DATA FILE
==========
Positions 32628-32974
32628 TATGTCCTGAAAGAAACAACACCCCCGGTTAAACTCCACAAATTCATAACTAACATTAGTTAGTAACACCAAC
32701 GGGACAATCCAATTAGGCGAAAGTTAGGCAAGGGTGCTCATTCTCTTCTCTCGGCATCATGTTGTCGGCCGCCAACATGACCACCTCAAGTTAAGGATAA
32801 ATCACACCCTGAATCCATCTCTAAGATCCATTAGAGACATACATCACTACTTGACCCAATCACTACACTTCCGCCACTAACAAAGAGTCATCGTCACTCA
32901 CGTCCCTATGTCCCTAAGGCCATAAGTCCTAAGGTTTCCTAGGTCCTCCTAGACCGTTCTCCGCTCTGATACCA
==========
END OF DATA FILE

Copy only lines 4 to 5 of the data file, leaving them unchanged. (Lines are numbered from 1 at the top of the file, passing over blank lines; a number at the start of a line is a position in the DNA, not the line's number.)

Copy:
32801 ATCACACCCTGAATCCATCTCTAAGATCCATTAGAGACATACATCACTACTTGACCCAATCACTACACTTCCGCCACTAACAAAGAGTCATCGTCACTCA
32901 CGTCCCTATGTCCCTAAGGCCATAAGTCCTAAGGTTTCCTAGGTCCTCCTAGACCGTTCTCCGCTCTGATACCA